The European Microkelvin Platform



The European Microkelvin Platform (EMP) is an advanced European Infrastructure providing access to ultralow temperatures near absolute zero, and sensitive measurement techniques, with a particular focus on quantum technology and quantum materials.We are pleased to announce the award of almost 10 million Euros to the EMP funded by the European Commission within the call H2020-INFRAIA-2018-1 (project number 824109).

Central to this four year project is the provision of access for experimental researchers to the unique low temperature infrastructure formed by the EMP consortium, a “European ultralow temperature laboratory without walls”. This access will drive forward progress in the study of new phenomena, new materials and new devices. Bringing together academic, industrial and technical leaders will amplify the innovation potential thatthese developments will produce and accelerate their impact on the wider society. To enhance this impact EMP will train European students, scientists, and cryo-engineers working at ultralow temperatures and will disseminate the technical advances, the scientific results and the knowledge base of the EMP.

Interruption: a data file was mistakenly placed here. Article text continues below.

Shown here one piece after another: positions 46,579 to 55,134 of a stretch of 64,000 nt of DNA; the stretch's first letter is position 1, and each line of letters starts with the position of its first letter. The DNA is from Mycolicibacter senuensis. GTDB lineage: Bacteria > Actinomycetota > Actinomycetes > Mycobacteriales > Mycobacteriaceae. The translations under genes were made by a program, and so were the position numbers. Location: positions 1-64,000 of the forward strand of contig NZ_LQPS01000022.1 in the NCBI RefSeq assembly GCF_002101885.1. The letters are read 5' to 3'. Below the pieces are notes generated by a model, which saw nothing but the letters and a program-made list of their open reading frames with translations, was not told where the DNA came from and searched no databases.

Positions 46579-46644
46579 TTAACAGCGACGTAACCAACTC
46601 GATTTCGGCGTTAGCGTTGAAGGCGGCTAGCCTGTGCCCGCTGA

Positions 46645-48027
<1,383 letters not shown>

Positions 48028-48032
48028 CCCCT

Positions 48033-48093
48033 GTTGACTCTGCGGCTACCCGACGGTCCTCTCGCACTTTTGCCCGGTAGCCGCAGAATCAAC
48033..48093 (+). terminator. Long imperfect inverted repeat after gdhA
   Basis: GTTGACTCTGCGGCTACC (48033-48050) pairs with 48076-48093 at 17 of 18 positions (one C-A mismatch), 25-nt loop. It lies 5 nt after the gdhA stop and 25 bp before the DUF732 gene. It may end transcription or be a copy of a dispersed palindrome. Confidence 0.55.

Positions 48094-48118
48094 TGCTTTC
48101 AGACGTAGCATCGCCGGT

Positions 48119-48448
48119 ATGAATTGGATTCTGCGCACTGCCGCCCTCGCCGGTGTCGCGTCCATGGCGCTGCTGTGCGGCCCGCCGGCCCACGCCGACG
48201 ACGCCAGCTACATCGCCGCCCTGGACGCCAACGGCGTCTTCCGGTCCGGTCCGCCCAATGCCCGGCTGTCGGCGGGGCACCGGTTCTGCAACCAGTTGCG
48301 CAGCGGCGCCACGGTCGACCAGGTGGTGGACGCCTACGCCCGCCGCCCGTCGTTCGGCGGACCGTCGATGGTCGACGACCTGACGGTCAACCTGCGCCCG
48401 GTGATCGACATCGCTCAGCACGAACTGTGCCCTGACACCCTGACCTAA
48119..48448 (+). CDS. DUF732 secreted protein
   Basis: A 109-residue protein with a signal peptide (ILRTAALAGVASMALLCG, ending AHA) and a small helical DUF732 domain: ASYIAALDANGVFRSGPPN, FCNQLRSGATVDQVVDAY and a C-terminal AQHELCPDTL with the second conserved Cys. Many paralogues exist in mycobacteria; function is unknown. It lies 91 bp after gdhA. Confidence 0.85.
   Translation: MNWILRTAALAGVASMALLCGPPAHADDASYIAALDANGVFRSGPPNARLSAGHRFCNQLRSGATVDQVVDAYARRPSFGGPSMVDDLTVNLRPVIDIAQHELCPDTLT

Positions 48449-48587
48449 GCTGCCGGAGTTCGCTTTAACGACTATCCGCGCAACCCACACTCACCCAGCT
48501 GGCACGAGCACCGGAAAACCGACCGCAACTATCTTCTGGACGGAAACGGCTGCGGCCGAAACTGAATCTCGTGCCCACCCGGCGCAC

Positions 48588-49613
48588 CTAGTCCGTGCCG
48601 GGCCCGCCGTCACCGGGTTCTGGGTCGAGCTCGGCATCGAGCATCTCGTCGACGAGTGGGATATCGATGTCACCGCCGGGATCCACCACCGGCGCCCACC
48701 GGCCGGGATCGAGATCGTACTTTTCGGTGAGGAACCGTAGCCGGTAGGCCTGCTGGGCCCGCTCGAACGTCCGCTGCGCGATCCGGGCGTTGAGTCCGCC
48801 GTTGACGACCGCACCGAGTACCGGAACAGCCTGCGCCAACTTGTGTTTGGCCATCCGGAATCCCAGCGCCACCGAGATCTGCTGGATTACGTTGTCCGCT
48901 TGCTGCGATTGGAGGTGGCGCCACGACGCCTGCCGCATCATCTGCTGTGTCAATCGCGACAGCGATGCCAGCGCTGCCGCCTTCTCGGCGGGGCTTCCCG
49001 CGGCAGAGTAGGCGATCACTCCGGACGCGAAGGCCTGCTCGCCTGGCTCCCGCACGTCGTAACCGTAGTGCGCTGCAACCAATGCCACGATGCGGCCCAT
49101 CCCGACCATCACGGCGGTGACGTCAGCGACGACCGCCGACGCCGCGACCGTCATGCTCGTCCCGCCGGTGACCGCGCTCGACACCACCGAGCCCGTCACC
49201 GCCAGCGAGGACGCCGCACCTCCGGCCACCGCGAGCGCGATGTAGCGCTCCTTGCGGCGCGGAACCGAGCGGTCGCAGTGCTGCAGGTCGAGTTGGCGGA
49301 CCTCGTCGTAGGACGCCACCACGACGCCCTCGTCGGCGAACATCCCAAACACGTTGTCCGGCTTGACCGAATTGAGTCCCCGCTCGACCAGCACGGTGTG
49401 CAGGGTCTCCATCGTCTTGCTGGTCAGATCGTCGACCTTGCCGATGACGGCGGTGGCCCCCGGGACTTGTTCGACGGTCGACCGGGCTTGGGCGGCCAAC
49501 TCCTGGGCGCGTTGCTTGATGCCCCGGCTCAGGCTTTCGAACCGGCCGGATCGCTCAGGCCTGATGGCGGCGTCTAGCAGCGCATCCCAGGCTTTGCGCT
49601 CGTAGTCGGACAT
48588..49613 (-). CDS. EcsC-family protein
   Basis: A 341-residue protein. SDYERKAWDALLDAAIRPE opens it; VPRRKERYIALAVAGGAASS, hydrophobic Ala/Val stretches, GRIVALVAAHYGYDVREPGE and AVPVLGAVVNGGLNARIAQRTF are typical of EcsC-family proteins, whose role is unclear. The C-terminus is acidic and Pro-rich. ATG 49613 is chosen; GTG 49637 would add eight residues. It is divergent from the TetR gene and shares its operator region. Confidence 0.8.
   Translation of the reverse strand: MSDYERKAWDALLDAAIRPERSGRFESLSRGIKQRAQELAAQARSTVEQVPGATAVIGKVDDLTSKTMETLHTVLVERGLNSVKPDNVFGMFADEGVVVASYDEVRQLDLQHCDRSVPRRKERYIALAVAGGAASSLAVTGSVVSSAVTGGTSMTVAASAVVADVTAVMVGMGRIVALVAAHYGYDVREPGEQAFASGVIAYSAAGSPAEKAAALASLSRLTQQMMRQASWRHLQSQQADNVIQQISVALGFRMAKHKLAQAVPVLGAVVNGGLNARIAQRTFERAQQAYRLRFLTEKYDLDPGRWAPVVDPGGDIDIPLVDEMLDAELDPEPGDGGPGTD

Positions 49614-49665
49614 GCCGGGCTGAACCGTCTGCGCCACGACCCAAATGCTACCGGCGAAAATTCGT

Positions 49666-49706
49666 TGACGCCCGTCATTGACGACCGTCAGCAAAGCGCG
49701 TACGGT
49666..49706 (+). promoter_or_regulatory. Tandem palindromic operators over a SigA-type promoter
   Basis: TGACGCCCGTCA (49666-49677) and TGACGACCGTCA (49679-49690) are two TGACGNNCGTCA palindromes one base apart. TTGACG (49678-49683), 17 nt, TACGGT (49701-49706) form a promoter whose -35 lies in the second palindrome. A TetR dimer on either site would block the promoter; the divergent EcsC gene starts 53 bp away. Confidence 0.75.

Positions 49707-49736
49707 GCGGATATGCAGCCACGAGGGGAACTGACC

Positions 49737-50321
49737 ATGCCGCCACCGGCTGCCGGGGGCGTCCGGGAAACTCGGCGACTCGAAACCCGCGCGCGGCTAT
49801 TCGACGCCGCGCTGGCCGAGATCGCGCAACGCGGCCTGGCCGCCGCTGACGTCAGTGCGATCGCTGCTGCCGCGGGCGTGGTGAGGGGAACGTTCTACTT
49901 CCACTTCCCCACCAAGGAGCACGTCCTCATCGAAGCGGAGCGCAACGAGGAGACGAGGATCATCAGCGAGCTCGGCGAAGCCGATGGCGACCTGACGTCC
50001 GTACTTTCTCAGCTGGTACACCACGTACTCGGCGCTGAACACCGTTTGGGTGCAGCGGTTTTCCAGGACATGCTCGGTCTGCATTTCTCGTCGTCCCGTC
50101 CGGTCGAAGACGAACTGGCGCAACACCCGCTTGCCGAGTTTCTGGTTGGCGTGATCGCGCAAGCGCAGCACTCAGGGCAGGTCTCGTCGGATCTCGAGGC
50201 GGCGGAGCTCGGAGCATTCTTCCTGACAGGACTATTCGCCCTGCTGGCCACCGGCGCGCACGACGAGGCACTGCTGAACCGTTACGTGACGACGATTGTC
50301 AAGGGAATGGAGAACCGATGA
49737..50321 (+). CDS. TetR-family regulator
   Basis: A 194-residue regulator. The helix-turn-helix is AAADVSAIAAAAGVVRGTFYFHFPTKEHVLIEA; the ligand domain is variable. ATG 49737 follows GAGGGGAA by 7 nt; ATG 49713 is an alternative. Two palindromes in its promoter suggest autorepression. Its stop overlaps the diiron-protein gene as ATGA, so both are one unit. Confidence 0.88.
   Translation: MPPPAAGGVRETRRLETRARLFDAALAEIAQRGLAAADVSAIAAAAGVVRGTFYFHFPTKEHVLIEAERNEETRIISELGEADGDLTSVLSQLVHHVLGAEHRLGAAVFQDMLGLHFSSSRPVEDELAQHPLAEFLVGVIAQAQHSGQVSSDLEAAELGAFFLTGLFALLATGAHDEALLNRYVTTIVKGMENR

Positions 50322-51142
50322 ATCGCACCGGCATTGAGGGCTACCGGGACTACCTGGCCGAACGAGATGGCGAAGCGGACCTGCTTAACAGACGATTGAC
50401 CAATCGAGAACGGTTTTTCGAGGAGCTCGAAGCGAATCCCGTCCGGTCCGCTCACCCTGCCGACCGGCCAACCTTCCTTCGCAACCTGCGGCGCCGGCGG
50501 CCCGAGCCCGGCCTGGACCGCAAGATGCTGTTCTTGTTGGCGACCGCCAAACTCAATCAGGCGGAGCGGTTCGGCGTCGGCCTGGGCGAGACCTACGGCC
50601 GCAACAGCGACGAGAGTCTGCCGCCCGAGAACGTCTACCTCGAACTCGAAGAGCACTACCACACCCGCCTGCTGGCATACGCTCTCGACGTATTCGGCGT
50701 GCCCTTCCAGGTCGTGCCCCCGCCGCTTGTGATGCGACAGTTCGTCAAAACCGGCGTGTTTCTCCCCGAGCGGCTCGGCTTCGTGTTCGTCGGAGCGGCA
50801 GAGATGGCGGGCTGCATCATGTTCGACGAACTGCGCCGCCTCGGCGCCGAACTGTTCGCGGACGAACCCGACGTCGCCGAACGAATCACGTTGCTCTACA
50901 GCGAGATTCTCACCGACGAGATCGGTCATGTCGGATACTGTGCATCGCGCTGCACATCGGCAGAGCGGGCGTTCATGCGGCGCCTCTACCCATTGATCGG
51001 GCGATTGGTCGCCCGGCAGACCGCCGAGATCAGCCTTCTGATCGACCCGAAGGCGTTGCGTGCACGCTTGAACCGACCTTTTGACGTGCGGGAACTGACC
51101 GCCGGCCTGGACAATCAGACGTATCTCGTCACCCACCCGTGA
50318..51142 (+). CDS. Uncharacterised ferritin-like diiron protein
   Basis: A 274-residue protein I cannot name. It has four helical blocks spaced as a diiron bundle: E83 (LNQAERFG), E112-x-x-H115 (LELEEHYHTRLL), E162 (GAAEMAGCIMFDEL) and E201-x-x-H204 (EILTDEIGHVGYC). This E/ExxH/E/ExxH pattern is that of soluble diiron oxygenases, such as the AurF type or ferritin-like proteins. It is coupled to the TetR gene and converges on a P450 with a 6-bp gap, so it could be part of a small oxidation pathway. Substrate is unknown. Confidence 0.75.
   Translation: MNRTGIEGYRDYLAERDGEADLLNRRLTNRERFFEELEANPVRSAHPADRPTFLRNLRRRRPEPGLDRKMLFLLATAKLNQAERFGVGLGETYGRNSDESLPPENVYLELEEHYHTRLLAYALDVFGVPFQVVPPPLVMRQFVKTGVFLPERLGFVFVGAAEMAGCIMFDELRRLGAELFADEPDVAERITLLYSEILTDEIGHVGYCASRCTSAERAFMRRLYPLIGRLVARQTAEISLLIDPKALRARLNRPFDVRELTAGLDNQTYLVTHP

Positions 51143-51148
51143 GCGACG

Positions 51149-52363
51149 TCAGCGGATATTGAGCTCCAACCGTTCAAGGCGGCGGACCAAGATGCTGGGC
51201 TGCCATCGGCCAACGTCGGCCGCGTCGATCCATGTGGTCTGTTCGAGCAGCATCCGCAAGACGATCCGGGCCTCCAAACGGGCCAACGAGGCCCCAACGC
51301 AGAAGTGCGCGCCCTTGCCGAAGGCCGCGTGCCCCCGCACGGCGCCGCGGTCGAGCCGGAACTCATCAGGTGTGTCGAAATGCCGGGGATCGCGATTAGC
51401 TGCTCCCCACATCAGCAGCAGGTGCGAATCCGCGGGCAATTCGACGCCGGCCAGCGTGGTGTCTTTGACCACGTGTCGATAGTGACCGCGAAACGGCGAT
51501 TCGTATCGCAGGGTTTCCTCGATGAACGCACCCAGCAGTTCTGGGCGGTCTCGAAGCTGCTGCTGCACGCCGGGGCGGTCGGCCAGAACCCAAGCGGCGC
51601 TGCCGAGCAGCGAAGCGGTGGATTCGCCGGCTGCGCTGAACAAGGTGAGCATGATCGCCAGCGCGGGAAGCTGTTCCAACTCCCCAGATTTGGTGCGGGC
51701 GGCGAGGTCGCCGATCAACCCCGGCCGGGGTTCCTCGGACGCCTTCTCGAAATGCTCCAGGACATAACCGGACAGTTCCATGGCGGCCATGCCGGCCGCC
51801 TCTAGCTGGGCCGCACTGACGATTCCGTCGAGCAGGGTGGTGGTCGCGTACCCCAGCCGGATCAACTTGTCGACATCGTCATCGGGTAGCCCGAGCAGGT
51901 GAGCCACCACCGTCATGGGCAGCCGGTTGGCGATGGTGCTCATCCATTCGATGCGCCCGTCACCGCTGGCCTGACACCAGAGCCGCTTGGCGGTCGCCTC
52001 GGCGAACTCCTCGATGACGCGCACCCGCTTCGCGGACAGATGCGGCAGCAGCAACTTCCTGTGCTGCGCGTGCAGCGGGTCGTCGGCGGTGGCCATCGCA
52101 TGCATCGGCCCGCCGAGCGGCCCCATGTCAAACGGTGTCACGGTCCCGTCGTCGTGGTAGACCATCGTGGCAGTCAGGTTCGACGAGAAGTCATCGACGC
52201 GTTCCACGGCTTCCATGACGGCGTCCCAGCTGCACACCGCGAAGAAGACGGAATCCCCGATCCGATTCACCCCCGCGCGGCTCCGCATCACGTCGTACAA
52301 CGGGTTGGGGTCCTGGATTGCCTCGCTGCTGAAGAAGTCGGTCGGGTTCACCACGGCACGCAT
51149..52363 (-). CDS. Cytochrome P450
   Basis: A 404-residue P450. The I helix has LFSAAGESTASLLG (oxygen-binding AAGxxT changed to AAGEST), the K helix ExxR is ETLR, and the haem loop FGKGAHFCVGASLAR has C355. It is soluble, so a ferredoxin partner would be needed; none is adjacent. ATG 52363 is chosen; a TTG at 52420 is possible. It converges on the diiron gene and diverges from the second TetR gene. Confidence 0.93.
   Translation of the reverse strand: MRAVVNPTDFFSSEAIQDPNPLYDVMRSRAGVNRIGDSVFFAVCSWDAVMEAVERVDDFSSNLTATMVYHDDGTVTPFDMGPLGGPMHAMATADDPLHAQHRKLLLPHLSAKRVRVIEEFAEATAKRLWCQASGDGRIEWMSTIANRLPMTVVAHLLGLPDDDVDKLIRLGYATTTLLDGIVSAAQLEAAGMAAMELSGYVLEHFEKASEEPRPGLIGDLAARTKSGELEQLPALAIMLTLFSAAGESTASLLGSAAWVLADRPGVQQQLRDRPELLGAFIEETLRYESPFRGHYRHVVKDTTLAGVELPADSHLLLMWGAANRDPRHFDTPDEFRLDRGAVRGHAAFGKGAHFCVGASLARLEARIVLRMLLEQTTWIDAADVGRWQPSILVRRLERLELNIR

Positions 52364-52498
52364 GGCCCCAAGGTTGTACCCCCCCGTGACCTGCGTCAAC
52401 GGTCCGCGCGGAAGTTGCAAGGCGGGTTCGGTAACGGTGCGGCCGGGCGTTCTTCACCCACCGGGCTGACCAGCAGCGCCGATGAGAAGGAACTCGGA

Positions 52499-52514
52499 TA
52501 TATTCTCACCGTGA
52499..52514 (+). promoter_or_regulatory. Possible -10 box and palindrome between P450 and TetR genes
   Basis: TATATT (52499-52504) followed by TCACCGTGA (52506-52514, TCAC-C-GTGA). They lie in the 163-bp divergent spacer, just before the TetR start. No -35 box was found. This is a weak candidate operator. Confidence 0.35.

About the consortium:

The EMP is a consortium of 17 leading partners in Europe in thefield of ultralow temperature physics and technology, The EMPrepresents an Advanced Community that evolved from the European MICROKELVIN Consortium(2009-2013)which was funded under FP7 integrating activities.The EMP project and EMP consortium is coordinated by prof. Dr. Christian Enss of Heidelberg University, Germany. The core of the EMP consortium consists of eight access givingacademic institutions, offering a varied and comprehensive portfolio of experimental expertise and facilities. These are: Aalto University (Finland), Basel University (Switzerland), CNRS Grenoble (France), Heidelberg University (Germany), Institute of Experimental Physics, SAS Košice (Slovakia), Lancaster University (United Kingdom), Royal Holloway University of London (United Kingdom), and Technische Universität Wien(Austria).

The technology partners: Physikalisch – Technische Bundesanstalt, Berlin (Germany), VTT – Technical Research Centre of Finland (Finland) and Chalmers Technical University (Sweden) and the industry partners: Basel Precision Instruments GmbH (Switzerland), Bluefors Cryogenics Oy (Finland), CryoConcept (France), Leiden Cryogenics (Netherland), Magnicon GmbH (Germany), and Oxford Instruments (United Kingdom) provide a baseto exploit technological innovations and the forum for the transfer of scientific knowledge to wider applications.


Bottom view on “Kosice” nuclear demagnetization facility capable to reach microkelvin temperature range.

Author of the press release: RNDr. Peter Skyba, DrSc.

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